Russia labels France ‘unfriendly’ state

The ‘time is not right’ for talks between Vladimir Putin and Emmanuel Macron, the Kremlin said

Russia considers France an “unfriendly” country because of the steps Paris is taking against Moscow, Kremlin spokesman Dmitry Peskov told reporters on Friday, adding that the time is not right for contact between their leaders.  

“First of all, France is an unfriendly nation, owing to all the measures France is taking against this country,” Peskov emphasized when asked why Russian President Vladimir Putin and his French counterpart Emmanuel Macron have not been in touch lately. 

“As for [the two leaders] not having any calls lately, they simply do not feel like the time is right just yet, and there is currently no need for talking. If the need does arise, they will be able to get in touch whenever they want to,” he said.

Russia’s “unfriendly countries” list – introduced back in March in response to Western sanctions over its offensive in Ukraine – includes the EU states, US, UK, Canada, and a number of other nations. Moscow has slapped its own restrictive measures against all of them. 

Since the start of Russia’s military campaign in Ukraine, which began on February 24, Macron has made dozens of phone calls to Putin. In early June, the French president estimated they had spoken for at least a hundred hours this year. Throughout their talks, Macron reportedly tried to convince the Russian leader to pull his troops back from Ukraine.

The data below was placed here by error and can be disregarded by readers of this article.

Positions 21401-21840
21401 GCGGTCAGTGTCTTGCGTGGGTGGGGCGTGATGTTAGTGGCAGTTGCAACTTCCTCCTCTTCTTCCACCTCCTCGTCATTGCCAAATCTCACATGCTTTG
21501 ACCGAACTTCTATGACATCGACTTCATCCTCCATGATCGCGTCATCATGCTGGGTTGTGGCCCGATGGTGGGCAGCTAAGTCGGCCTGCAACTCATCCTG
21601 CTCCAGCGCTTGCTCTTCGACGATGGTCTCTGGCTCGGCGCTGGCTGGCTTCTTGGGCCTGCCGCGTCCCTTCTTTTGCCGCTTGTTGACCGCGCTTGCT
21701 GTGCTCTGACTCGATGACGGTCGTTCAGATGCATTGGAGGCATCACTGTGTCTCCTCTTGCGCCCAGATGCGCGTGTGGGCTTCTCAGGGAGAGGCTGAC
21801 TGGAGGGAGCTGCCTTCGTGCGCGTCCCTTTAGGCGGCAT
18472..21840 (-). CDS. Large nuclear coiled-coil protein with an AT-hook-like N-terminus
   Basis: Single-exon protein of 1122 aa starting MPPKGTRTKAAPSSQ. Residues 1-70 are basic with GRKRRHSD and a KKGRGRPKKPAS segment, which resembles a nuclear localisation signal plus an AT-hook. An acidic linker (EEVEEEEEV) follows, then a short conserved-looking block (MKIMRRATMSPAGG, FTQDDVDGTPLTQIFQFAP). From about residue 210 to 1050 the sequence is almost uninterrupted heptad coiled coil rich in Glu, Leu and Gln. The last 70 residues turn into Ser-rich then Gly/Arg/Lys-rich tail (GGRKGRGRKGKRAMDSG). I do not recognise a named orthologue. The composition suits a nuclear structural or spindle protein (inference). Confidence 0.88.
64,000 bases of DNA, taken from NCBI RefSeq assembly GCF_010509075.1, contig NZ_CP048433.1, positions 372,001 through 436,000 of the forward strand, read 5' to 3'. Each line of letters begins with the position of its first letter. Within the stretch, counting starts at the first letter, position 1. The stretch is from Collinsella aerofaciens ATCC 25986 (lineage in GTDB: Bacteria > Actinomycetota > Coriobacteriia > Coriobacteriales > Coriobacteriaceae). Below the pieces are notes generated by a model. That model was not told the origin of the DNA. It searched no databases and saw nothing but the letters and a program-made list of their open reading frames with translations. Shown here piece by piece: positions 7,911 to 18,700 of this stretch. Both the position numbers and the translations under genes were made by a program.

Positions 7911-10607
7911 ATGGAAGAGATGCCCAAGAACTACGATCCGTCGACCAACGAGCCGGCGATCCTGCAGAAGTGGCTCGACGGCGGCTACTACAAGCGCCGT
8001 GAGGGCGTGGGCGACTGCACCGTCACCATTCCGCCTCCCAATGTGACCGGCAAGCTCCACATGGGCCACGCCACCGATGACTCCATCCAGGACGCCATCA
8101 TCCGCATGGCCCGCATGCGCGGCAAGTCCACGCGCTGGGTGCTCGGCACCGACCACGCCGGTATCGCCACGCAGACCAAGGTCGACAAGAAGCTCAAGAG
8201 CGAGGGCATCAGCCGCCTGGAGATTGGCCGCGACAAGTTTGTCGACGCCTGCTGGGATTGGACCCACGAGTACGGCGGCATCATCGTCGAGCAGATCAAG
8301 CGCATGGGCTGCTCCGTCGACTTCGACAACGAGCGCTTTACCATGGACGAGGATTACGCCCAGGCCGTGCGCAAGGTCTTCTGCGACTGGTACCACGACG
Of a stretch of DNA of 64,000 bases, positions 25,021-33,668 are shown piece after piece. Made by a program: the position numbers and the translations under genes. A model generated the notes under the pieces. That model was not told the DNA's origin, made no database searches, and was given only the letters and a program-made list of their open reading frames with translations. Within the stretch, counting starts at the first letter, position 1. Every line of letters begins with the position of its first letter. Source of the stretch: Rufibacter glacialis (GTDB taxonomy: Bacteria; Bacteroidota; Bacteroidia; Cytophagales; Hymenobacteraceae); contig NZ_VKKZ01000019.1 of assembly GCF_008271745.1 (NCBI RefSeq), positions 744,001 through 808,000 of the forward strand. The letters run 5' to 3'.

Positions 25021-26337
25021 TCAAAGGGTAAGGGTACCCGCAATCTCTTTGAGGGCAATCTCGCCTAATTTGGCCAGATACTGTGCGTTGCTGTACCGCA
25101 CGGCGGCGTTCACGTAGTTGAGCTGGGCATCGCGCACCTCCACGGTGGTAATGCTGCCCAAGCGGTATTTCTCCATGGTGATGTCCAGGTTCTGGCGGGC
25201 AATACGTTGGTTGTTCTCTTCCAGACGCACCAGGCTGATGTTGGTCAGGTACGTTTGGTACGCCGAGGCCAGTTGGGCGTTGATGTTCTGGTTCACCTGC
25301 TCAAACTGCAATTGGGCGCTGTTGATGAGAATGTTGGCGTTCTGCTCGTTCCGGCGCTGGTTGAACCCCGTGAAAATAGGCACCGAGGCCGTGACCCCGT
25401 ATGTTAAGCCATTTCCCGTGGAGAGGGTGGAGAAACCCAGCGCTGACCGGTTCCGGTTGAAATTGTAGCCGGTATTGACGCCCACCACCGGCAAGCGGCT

Macron’s willingness to keep in touch with the Kremlin even as most Western countries are making efforts to isolate Moscow, as well as his calls to avoid “humiliating” Russia over Ukraine, have drawn some criticism from France’s allies. 

However, the two leaders have not spoken since July 2. 

Russia sent troops into Ukraine on February 24, citing Kiev’s failure to implement the Minsk agreements, designed to give the regions of Donetsk and Lugansk special status within the Ukrainian state. The protocols, brokered by Germany and France, were first signed in 2014. Former Ukrainian President Pyotr Poroshenko has since admitted that Kiev’s main goal was to use the ceasefire to buy time and “create powerful armed forces.” 

In February 2022, the Kremlin recognized the Donbass republics as independent states and demanded that Ukraine officially declare itself a neutral country that will never join any Western military bloc. Kiev insists the Russian offensive was completely unprovoked.

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